Andy Westlake tests an intriguing lens that mixes extreme wideangle macro with shift capability
Laowa LX FX 15mm f/4 Wide Angle 1:1 Macro review: Using Shift
If you use the Laowa 15mm on an APS-C camera, it can be shifted upwards or downwards relative to the sensor when shooting in landscape format. With a wideangle lens, this is normally used to correct converging verticals, and avoid having a building look like it’s falling over backwards.
Unfortunately, while you can still do that with this lens, its strong barrel distortion means that it’s not necessarily the ideal choice for architectural work. The problem is that when the lens’s optical axis is moved off-centre relative to the sensor, you end up with complex asymmetric distortion that tends to look rather odd and is near-impossible to correct in software. In contrast, lenses that have been specifically designed for perspective control are usually near-perfectly corrected for rectilinear distortion. The rather primitive sliding shift mechanism doesn’t help, either, as it’s difficult to make precise adjustments to the lens’s position.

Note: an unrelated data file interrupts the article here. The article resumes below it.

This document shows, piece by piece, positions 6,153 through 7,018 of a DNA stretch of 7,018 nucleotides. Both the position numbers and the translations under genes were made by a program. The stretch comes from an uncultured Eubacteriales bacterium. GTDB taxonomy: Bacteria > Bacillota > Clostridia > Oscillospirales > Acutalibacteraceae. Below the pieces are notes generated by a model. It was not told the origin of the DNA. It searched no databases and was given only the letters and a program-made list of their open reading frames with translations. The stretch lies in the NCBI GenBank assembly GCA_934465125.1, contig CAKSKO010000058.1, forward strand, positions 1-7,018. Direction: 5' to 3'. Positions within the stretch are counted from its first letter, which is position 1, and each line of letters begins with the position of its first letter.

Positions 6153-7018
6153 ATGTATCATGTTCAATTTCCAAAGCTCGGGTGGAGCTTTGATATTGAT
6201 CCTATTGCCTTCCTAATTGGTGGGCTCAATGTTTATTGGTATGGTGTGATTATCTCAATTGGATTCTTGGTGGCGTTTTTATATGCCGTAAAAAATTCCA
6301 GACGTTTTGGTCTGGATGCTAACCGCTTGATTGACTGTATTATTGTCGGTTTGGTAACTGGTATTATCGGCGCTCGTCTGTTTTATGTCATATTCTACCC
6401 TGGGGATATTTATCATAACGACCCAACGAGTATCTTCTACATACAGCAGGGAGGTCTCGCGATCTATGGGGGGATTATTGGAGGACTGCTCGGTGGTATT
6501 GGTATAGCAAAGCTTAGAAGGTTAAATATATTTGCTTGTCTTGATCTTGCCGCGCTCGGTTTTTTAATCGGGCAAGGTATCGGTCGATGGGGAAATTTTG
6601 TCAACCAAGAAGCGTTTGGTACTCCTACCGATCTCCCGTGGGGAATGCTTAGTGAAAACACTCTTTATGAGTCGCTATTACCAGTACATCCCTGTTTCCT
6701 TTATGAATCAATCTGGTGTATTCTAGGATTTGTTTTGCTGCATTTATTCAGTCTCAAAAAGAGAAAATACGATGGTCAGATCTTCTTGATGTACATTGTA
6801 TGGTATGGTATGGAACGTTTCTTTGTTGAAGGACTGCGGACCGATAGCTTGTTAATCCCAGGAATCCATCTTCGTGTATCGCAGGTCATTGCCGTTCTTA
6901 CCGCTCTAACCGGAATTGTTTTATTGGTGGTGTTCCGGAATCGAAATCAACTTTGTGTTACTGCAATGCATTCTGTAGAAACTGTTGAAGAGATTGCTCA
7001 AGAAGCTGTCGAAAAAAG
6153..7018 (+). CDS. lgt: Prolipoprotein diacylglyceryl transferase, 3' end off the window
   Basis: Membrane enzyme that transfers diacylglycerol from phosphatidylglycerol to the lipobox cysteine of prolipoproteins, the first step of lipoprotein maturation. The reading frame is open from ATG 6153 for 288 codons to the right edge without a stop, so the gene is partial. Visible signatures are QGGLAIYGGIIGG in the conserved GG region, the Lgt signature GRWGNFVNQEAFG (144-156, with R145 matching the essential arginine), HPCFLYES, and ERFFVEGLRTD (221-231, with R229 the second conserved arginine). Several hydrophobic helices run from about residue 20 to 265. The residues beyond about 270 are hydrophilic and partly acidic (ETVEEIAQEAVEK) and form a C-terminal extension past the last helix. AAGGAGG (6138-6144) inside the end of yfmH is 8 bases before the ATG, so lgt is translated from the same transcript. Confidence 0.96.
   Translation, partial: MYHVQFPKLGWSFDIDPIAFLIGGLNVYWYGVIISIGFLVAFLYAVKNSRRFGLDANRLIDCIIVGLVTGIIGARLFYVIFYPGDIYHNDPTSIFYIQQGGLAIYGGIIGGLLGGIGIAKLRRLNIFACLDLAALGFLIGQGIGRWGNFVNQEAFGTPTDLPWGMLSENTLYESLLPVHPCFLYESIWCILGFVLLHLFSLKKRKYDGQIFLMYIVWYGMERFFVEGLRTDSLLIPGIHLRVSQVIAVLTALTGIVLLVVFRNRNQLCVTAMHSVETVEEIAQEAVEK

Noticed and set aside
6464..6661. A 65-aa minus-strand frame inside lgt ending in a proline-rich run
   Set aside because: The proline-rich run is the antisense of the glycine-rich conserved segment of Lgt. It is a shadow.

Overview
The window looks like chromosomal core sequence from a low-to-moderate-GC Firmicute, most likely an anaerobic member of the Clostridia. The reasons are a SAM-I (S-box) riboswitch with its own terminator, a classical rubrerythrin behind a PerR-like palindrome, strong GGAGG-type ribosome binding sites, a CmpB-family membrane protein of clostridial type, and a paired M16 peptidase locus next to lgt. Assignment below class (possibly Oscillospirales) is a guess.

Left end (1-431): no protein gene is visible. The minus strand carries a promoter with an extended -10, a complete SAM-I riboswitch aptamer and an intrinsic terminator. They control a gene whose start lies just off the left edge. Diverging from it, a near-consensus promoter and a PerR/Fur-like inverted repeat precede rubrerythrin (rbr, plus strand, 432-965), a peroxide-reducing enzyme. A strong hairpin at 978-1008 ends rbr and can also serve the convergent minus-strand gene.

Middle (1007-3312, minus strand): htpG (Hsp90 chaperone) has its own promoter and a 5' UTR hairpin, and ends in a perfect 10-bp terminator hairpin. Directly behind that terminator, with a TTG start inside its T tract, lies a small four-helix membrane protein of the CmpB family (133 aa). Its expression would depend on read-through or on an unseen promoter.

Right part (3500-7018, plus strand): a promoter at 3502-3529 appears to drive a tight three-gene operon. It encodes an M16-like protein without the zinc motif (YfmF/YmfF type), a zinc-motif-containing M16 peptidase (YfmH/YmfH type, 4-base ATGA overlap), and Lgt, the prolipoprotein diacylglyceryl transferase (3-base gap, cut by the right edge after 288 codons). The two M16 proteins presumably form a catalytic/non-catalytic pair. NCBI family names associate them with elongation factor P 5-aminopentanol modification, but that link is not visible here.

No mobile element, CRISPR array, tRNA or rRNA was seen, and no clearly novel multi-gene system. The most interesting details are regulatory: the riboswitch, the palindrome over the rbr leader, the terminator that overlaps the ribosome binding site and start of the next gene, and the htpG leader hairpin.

This doesn’t mean that shift isn’t a useful creative tool with this lens, just that it’s best used with less geometric subjects that don’t have straight lines running across a large fraction of the frame. The shift mechanism does let you adopt interesting angles for close-ups, such as shooting from low down without having to angle the camera upwards, or alternatively looking down onto a subject.